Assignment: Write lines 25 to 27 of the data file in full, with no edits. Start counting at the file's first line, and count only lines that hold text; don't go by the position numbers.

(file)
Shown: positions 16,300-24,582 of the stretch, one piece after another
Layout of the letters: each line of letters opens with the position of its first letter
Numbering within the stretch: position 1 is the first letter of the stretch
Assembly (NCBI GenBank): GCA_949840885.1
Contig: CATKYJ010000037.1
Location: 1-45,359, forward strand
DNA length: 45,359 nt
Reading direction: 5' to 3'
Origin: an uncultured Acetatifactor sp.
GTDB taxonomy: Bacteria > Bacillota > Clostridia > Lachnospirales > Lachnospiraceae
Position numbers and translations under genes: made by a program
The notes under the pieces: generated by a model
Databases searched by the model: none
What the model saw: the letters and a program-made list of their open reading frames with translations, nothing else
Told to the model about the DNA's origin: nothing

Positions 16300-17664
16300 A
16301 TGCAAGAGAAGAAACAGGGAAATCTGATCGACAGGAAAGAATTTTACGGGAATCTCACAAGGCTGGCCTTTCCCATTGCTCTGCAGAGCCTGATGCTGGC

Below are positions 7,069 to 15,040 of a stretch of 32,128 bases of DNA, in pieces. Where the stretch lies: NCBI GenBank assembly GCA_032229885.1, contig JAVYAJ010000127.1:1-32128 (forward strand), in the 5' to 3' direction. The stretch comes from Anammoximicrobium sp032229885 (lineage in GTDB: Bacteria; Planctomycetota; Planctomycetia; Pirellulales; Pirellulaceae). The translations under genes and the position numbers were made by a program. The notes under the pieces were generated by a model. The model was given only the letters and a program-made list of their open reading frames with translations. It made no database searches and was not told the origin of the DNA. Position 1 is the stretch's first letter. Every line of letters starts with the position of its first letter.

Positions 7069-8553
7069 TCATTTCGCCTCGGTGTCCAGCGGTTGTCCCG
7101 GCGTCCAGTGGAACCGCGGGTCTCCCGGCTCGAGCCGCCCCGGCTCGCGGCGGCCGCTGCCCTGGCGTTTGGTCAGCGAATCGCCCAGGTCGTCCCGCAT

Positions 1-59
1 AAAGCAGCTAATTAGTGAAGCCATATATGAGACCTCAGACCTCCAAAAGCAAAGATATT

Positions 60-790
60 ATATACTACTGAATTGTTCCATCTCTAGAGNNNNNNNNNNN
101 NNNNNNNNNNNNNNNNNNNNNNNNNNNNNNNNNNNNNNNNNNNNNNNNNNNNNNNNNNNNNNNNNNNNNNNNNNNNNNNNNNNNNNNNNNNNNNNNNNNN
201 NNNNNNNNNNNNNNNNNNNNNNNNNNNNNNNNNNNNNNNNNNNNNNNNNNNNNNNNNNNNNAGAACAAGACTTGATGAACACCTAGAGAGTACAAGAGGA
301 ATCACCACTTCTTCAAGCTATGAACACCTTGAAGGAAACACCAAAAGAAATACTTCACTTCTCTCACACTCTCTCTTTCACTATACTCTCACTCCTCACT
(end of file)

Positions 60-790
60 ATATACTACTGAATTGTTCCATCTCTAGAGNNNNNNNNNNN
101 NNNNNNNNNNNNNNNNNNNNNNNNNNNNNNNNNNNNNNNNNNNNNNNNNNNNNNNNNNNNNNNNNNNNNNNNNNNNNNNNNNNNNNNNNNNNNNNNNNNN